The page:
Republicans believe in your right to hold the government accountable. We believe in your tenacity, your resolve in times of misery, and your personal integrity. We believe you have the right to send your children to the school that is going to best foster their natural abilities, and provide them with the tools that will help facilitate their success. We believe whether you are Black, White, Hispanic, or all of the above, you are the stuff that presidents are made of.
If we want to win, I believe we need to get back to those basic principles.
The CRP launched an impressive Networks program mid-election cycle but the outreach efforts should be more sustainable and more immense. Recently, our candidate for Secretary of State, Damon Dunn, was speaking at the California College Republican convention in Los Angeles this past summer, and asked several minorities in the crowd, “When is the last time a Republican knocked on your door introduced himself, and just talked with you?”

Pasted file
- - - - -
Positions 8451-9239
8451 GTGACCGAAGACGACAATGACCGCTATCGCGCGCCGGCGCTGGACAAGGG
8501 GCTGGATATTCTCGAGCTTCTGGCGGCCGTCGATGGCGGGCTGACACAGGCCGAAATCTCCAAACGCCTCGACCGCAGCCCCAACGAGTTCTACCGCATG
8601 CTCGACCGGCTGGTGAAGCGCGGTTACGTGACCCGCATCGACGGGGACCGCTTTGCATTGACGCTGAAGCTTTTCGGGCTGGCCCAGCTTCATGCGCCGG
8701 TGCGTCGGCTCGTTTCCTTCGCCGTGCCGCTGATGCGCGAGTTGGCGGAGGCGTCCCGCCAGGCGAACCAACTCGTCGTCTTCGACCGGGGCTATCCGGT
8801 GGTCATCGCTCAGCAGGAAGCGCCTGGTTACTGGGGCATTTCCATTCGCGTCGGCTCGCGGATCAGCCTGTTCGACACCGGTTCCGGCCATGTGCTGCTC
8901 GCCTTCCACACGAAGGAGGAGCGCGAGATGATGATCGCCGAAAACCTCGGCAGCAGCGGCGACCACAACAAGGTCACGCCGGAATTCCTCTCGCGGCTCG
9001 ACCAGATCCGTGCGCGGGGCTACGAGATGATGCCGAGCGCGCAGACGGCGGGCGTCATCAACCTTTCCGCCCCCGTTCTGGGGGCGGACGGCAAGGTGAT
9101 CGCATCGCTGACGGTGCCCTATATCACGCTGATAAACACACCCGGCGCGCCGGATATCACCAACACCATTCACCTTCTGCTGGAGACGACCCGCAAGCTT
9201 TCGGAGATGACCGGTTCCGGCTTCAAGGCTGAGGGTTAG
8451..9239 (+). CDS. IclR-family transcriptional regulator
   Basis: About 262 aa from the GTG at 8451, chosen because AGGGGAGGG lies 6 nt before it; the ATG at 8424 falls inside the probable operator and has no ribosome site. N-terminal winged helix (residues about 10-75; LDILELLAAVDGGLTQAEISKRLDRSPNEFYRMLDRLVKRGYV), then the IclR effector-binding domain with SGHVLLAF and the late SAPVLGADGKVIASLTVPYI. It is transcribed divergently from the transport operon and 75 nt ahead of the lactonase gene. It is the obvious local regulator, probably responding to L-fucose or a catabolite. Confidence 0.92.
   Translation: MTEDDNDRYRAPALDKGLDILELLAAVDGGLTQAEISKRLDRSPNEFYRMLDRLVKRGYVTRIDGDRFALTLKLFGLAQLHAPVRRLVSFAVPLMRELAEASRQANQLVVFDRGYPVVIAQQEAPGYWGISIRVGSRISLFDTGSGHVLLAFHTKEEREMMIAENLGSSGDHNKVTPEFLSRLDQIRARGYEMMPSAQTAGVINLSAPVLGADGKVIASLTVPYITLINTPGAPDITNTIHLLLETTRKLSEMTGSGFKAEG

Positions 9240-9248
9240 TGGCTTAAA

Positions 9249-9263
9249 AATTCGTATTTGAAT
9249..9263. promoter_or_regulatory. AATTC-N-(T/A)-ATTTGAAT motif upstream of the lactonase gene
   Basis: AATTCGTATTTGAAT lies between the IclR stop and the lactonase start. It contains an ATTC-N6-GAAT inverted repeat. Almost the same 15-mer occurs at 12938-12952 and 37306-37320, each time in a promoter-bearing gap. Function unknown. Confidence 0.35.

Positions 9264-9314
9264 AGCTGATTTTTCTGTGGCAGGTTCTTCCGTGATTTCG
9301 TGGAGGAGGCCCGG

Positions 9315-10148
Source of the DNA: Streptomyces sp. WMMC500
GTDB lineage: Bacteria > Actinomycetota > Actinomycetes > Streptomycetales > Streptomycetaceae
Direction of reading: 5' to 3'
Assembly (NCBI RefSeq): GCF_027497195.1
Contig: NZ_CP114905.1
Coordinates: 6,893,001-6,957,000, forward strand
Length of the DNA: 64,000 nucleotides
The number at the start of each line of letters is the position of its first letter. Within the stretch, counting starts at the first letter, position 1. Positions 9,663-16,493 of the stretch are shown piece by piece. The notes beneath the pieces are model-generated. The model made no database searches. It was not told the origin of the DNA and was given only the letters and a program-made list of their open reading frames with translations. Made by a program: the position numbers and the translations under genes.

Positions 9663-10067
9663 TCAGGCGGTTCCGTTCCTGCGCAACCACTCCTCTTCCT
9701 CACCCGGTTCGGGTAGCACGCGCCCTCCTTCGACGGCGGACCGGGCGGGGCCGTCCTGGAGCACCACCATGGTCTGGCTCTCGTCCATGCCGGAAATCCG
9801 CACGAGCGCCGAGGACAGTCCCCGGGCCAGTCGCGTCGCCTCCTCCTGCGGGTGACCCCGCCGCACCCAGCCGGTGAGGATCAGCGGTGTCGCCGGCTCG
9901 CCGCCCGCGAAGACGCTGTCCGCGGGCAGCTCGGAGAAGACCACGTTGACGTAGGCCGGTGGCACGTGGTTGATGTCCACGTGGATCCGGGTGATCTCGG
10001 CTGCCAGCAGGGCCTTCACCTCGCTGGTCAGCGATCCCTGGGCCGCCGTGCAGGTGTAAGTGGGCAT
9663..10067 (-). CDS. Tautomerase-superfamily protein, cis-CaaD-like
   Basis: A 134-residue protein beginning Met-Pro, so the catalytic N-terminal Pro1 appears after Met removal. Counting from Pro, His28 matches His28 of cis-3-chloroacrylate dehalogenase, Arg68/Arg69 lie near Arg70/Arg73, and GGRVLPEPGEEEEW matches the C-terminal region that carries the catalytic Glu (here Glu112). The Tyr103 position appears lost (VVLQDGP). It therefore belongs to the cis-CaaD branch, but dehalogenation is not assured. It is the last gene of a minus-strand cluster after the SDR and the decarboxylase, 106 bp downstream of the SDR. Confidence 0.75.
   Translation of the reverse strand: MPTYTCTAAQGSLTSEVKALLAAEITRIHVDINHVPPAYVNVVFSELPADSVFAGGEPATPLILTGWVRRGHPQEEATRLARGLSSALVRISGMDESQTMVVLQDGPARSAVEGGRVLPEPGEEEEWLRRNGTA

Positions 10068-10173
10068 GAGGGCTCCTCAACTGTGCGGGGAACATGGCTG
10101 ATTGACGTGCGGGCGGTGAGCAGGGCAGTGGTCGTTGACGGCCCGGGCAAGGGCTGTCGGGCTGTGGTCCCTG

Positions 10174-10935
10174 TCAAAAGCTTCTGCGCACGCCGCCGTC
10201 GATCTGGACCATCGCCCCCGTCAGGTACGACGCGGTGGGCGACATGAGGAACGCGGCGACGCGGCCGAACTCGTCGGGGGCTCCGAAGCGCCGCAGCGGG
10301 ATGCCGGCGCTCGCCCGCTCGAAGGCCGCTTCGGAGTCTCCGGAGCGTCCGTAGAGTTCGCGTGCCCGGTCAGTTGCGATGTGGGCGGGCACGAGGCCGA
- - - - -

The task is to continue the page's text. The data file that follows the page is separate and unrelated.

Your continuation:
As you may have guessed, the silence that ensued parallels the silence after Jesus said “Peace be still.” No one could answer the question. Ultimately, when we minorities across the state can answer that question with confidence, the party will be in far better shape.
So, my fellow Republicans, trust that the lesson has been learned. We need to get back to the basics, back to our Reagan principles, and accept what I call "diversity of the same opinion." Believe me, I know this isn’t easy, and it will take a monumental effort to make the changes that I have suggested. But rest assured that the CRP is already putting the plans together to be a stronger, more diverse, and more effective party in 2012. You can reach Micah at email@example.com